APPENDIX TO CHAPTER X - Irving Fisher, The Theory of Interest, as determined by Impatience to Spend Income and Opportunity to Invest it 
The Theory of Interest, as determined by Impatience to Spend Income and Opportunity to Invest it (New York: Macmillan, 1930).
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- Suggestions to Readers
- Part I.: Introduction
- Part I, Chapter I: Income and Capital 2
- Part I, Chapter II: Money Interest and Real Interest
- Part I, Chapter III: Some Common Pitfalls
- Part II.: The Theory In Words
- Part Ii, Chapter IV: Time Preference (human Impatience)
- Part Ii, Chapter V: First Approximation to the Theory of Interest Assuming Each Person's Income Stream Foreknown and Unchangeable Except By Loans
- Part Ii, Chapter VI: Second Approximation to the Theory of Interest Assuming Income Modifiable (1) By Loans and (2) By Other Means
- Part Ii, Chapter VII: The Investment Opportunity Principles
- Part Ii, Chapter VIII: Discussion of the Second Approximation
- Part Ii, Chapter IX: Third Approximation to the Theory of Interest Assuming Income Uncertain
- Part III.: The Theory In Mathematics
- Part Iii, Chapter X: First Approximation In Geometric Terms
- Part Iii, Chapter XI: Second Approximation In Geometric Terms
- Part Iii, Chapter XII: First Approximation In Terms of Formulas
- Part Iii, Chapter XIII: Second Approximation In Terms of Formulas
- Part Iii, Chapter XIV: The Third Approximation Unadapted to Mathematical Formulation
- Part IV.: Further Discussion
- Part Iv, Chapter XV: The Place of Interest In Economics
- Part Iv, Chapter XVI: Relation of Discovery and Invention to Interest Rates
- Part Iv, Chapter XVII: Personal and Business Loans
- Part Iv, Chapter XVIII: Some Illustrative Facts
- Part Iv, Chapter XIX: The Relation of Interest to Money and Prices
- Part Iv, Chapter XX: Objections Considered 73
- Part Iv, Chapter XXI: Summary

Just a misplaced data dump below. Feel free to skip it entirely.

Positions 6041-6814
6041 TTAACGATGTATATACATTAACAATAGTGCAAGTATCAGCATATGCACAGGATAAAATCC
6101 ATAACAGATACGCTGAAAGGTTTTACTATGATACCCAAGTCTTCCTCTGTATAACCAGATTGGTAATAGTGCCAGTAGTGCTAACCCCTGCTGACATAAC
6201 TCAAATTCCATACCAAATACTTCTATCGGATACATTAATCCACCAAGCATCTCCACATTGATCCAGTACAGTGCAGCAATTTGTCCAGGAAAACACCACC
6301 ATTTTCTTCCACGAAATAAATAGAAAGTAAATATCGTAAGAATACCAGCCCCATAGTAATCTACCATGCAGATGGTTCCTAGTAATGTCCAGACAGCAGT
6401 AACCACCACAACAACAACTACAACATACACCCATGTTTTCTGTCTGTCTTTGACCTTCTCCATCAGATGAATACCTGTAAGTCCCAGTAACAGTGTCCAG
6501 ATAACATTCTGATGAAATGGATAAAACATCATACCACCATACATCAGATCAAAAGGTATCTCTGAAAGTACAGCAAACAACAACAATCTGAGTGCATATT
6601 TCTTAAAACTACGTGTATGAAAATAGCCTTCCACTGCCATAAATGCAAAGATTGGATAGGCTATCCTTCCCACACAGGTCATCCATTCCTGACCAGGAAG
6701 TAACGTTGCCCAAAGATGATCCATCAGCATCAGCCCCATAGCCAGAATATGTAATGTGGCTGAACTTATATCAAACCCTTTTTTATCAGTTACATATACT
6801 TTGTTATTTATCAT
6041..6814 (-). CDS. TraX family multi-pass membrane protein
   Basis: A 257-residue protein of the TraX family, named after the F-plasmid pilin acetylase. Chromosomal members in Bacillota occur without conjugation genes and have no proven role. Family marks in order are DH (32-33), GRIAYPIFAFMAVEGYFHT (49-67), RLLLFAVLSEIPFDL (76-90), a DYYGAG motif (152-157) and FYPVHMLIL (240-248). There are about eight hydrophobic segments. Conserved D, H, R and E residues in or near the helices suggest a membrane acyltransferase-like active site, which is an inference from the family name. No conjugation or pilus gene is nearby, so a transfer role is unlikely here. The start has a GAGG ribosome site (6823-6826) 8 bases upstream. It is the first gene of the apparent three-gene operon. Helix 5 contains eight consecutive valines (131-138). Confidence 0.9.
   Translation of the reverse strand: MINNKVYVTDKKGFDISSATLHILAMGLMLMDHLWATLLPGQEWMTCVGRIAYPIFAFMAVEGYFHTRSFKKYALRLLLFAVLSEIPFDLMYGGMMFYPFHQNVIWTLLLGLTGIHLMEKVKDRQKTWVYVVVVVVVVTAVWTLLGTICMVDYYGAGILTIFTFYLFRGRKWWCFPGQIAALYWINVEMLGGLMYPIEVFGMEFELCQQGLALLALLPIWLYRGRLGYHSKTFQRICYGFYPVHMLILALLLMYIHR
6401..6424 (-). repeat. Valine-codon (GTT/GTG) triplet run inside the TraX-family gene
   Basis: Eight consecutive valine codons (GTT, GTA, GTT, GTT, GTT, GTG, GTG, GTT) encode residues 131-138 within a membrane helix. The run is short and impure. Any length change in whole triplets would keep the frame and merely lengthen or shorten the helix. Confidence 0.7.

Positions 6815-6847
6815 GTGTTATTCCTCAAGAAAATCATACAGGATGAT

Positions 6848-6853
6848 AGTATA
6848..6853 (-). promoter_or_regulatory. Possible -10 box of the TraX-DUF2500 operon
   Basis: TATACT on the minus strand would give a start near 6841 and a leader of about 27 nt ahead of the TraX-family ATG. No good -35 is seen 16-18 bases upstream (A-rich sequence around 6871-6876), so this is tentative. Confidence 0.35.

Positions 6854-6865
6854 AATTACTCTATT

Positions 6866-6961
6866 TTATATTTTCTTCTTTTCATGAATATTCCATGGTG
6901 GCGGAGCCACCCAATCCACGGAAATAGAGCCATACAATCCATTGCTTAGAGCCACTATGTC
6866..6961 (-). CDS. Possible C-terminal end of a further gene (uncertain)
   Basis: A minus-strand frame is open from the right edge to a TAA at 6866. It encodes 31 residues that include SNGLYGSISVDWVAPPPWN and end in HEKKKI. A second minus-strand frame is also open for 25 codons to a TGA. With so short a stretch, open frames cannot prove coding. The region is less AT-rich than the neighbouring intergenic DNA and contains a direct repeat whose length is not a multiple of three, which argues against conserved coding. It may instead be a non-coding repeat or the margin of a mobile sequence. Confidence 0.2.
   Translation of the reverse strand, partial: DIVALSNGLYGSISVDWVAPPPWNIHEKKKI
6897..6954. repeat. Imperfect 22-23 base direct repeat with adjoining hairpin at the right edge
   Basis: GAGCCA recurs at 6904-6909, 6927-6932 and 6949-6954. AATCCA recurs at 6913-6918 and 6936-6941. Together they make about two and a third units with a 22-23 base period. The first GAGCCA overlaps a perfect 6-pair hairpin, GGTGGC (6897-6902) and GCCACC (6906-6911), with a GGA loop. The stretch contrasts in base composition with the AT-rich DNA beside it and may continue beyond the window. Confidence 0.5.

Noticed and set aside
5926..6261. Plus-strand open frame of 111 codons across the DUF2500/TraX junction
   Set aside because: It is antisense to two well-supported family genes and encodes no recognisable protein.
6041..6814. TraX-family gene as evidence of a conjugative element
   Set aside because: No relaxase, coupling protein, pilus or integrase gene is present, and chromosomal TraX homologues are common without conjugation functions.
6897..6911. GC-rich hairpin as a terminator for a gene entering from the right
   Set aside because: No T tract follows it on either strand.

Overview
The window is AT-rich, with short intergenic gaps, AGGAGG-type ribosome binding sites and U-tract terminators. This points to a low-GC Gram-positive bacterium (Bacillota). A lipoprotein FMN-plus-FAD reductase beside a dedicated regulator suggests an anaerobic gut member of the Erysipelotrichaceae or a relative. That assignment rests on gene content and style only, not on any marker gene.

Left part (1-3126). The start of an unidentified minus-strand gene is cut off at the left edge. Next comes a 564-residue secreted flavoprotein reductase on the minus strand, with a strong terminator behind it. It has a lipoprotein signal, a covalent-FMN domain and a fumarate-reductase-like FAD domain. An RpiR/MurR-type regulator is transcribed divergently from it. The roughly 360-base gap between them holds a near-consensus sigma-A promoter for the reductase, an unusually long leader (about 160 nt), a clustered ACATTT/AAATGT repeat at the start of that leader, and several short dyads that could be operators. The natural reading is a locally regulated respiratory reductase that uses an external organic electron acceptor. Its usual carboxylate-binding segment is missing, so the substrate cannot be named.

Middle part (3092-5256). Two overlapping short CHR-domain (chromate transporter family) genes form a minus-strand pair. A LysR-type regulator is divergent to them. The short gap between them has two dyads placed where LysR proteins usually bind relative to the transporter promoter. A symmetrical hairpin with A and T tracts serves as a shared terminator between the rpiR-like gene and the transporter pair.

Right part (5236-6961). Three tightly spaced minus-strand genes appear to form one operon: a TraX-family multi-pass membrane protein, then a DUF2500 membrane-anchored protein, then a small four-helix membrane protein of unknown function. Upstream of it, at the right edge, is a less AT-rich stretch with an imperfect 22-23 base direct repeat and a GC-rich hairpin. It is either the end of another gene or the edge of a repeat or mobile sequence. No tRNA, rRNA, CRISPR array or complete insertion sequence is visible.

- Appendix to Chapter I
- Appendix to Chapter X
- Appendix to Chapter Xii
- Appendix to Chapter Xiii
- Appendix to Chapter Xix
- Appendix to Chapter Xx
APPENDIX TO CHAPTER X
§1 (to Ch. X, § 2)
[Geometric representation of incomes for three years]
IF we proceed from the consideration of two years to that of three, we may still represent our problem geometrically by using a model in three dimensions. Let us imagine three mutually perpendicular axes from an origin O called respectively OX', OX'', OX''', and represent the income combination or income stream for the particular individual by the point P, whose coördinates c', c'', and c''' are the three years' income installments with which the individual is initially endowed. Then through the point P draw, instead of the straight line in the previous representation, a plane ABC cutting the three axes in A,B, and C. This plane has a slope with reference to the two axes OX' and OX'' of equal to 1 + i' (unity or 100 per cent plus the rate of interest connecting the first and second years), and has a slope with reference to the axes OX'' and OX''' represented by equal to 1 + i'' (unity plus the rate of interest connecting the second and third years). Now suppose the space between the axes to be filled with willingness surfaces laminated like the coats of an onion, such that for all points on the same surface, the total desirability or wantability of the triple income combination or income position represented by each of those points will be the same. These surfaces will be such as to approach the three axes and the planes between them, and also such that the attached numbers representing their respective total wantabilities shall increase as they recede from the origin. The plane ABC drawn through P at the slope fixed by the rates of interest just indicated will now be tangent to some one of the willingness surfaces at a point Q, which is the point at which the individual will, under these conditions, fix his income situation, for every point on the plane ABC will have the same present value, and every point on this plane is available to him by borrowing and lending (or buying and selling) at the rates i' and i'', but not all of them will have the same desirability, or wantability. He will select that one which has the maximum wantability, and this will evidently be the point Q, at which the plane is tangent to one of the family of willingness surfaces. This point will be such that the rates of time preference will be equal to the rate of interest.
So much for the individual. The market problem determining the rate of interest is here solved by finding such an orientation for the various planes through the given points called P's as will bring the center of gravity of the tangential points, the Q's, into coincidence with the fixed center of gravity of the P's.
To proceed beyond three years would take us into the fourth dimension and beyond. Such a representation cannot be fully visualized, and therefore has little meaning except to mathematicians.